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Manhattan Neighborhood: Morningside Heights

Morningside Heights is the academic quarter of New York City. It stretches irregularly from north of 96th Street to about 123rd Street between Morningside Park and Riverside Park on the Upper West Side of Manhattan.

From the top of a 135-foot bluff, it overlooks the Hudson River on one side and Harlem on the other. It is about 15 minutes from midtown Manhattan by subway. With apartments on the "Gold Coast" of Riverside Drive selling for multi- $millions, Morningside Heights is one of the granted scenic landmark status toe more desirable residential neighborhoods in Manhattan.

The area that is now Morningside park was described as "inconvenient for use" by a city surveyor in 1867, meaning difficult to build property on, so it was made into a park, which was called "Morning-side park" because its east facing slope catches the morning sun.

The neighborhood that developed around the park became Morningside Heights.

Morningside Park is located on a long a rocky ledge extending from 110th to 123rd streets and between Morningside Drive and Manhattan Avenues and Morningside Avenue is comprised of approximately 30 acres that were excluded from the street grid under a proposal

Built on a steep incline, multiple playgrounds nestle at the bottom of its cliff-like hillside, and visitors pause along its heights to take in a unique view. Winding paths bordered with flowers and trees lead to a cascading waterfall, across from which local teams play on its baseball fields. Parents bring their children to play in its playgrounds and learn in its after-school program, and on Saturdays local farmers sell their goods in an outdoor market.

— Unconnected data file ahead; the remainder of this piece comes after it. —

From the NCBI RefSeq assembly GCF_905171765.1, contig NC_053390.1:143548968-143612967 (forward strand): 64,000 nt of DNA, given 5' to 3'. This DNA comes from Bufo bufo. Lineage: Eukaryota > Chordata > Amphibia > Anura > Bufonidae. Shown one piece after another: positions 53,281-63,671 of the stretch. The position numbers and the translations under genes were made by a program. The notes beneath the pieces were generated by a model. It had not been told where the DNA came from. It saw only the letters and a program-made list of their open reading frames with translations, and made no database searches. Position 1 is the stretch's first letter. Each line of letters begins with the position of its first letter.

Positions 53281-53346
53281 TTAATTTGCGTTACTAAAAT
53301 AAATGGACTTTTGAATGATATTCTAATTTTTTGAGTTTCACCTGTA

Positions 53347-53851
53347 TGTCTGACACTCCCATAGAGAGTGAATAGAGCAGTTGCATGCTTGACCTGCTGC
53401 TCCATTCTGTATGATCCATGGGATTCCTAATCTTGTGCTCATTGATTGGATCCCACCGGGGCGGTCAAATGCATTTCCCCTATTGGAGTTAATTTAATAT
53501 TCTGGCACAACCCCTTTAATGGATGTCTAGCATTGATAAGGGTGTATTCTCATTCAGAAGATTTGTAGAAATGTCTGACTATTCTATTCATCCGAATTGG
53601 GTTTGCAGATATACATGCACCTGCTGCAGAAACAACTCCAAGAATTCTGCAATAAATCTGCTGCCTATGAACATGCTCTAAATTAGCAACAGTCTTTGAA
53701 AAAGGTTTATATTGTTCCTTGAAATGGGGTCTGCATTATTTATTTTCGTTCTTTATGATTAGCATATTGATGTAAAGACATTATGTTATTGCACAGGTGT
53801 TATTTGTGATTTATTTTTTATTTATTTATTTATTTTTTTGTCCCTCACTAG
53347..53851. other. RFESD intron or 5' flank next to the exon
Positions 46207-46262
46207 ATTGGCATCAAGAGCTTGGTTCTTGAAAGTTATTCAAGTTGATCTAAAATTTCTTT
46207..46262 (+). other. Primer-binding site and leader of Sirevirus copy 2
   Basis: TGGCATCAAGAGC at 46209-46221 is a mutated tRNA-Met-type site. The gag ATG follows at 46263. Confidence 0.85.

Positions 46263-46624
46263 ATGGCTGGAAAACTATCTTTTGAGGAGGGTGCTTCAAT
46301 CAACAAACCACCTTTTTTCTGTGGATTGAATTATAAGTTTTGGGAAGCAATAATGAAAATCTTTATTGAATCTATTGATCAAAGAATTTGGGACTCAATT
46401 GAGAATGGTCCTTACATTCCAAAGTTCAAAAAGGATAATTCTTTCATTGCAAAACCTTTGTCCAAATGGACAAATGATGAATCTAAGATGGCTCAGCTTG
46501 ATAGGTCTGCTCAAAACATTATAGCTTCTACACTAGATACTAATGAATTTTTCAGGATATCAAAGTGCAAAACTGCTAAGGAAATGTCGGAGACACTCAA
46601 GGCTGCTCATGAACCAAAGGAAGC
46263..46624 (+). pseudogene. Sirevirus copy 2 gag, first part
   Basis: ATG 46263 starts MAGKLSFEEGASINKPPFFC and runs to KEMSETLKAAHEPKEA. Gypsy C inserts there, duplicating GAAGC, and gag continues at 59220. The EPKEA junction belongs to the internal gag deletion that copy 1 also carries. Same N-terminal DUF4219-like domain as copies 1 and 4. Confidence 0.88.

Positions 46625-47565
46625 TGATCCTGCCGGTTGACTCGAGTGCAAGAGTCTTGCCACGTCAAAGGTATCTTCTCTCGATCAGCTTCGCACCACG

For many years, the Cathedral of Saint John the Divine, tried to get people to call the area Cathedral Heights, but was unsuccessful. The Cathedral, built before the impact of skyscrapers was intended to tower over the city. It does not, but West 110th Street is called Cathedral Parkway.

Morningside Heights is currently home to about 35,000 people, and over the years has housed a long list of famous individuals, intellectuals and students, charming bookstores, cafes and bars as well as world-renowned institutions, including: 
  • Columbia University            
  • Grant's Tomb
  • Barnard College
  • Union Theological Seminary                                                                            
  • Jewish Theological Seminary                 
  • Bank St. College of Education
  • Manhattan School of Music
  • Cathedral of Saint John the Divine
  • Riverside Church

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